Maintenance charges are one of those insidious fees that seep in and inflate what seemed like a reasonable price until then. Often, new home buyers are caught unawares as they get lured by the attractive figures that builders cleverly promise on new houses and projects. But those numbers change considerably once relevant approvals, infrastructure, and other facilities are set in place as they need to be maintained at a separate cost. These additions drive up the expenses that ultimately go out from the home buyer’s pocket.
We have compiled a handy guide for you to understand the ins and outs of maintenance charges, and prepare yourself if you are a first time home buyer.
What do maintenance charges cover?
Maintenance charges essentially encompass all the basic infrastructure and amenities like parks, elevators, emergency exits, fire and safety, parking facilities, common areas, and centrally controlled services like electricity and water among others.
Initially, the upkeep of these facilities is the responsibility of the builder who collects the maintenance fee from the residents. Once a residents association takes shape, this duty falls upon them, and they are allowed to change or introduce new rules for consistently improving maintenance.
In the absence of an association or a society, the builder continues to be in charge of maintenance.
Are there any laws that regulate maintenance charges?
The Real Estate Regulatory Authority (RERA) stipulates that the builder must sign a maintenance agreement, which mentions the fees, payment schedule, and a breakdown of costs for utmost transparency. But apart from that, there are no clear rules developed by any state for builders with the exception of Maharashtra. This is the only state that lays down a clear set of rules for builders and delineates what home buyers and owners can expect when they buy property through its Maharashtra Ownership of Flat Act brought out in 1963.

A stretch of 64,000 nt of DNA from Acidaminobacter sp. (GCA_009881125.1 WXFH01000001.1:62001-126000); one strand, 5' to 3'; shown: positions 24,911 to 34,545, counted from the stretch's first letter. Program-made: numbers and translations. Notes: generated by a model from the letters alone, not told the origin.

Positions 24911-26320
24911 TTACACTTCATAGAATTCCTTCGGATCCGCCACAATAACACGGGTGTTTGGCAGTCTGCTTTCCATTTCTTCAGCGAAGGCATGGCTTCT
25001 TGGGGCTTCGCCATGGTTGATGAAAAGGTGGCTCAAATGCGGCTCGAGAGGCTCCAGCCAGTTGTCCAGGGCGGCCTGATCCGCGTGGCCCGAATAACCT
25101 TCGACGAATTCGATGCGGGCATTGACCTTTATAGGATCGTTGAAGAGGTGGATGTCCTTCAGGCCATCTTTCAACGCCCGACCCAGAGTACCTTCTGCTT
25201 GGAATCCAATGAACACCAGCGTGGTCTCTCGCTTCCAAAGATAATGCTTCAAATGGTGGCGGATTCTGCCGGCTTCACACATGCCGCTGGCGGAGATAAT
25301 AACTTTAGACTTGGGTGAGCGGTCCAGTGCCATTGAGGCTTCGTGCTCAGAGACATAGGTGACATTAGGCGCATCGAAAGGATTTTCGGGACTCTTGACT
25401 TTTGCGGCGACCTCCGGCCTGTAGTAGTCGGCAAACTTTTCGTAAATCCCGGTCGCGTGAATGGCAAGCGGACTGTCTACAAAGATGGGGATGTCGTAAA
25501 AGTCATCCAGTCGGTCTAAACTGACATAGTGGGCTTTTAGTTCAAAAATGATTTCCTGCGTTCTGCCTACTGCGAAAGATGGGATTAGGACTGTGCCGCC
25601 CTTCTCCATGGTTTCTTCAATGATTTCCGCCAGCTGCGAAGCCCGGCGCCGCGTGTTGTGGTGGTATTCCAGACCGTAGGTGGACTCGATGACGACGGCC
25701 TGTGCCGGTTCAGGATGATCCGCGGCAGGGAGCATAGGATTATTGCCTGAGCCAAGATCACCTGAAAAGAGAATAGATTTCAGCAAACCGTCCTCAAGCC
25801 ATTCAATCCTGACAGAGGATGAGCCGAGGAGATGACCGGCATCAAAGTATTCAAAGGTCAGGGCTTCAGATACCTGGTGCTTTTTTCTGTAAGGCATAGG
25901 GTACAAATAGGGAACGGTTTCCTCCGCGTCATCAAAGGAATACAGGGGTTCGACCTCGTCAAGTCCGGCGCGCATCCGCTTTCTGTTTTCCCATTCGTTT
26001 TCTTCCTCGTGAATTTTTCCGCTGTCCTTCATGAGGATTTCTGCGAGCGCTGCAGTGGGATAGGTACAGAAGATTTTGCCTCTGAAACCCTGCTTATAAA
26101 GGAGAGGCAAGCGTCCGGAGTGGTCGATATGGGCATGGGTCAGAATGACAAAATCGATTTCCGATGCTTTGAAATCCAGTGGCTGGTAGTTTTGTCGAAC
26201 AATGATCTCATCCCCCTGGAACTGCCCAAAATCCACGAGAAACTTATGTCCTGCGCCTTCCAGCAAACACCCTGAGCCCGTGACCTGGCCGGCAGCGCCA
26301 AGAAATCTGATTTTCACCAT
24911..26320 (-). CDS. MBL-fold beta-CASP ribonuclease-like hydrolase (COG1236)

How can maintenance charges be broken down?
Usually, maintenance fees are charged on a per flat or per square foot basis. Service charges like housekeeping, cleaning, and usage of equipment, as well as the expenses required for repair and upkeep of common facilities like elevators, are divided equally among the flats. Water and electricity charges would be as per the consumption of each flat.
Interest-Free Maintenance Security (IFMS) charges
IFMS is a mandatory lump sum that the home buyer pays the builder who reserves it in a separate account until a residents association is formed. Following that, the builder is expected to transfer the total amount to the association for maintenance expenditures. The system is useful in case of unprecedented breakdowns in facilities or for planned future developments like park extensions or tightening security.
Some developers collect a sinking fund in addition to the IFMS making a distinction between the two. A sinking fund is an amount that homeowners allocate for emergencies and repairs while the IFMS, according to the developers, gets used up in meeting daily and recurring maintenance expenses like small repairs and contractors’ fees. However, there is a lot of grey area, and opinions are divided, which has prompted real estate industry experts to call for doing away with the sinking fund entirely.
What about taxes?
Before the introduction of GST, a service tax of 15% plus a Swachh Bharat tax of 0.5% and a non-agricultural tax of 0.5% was levied on maintenance charges. With the coming of GST, the tax rate has gone up to 18%.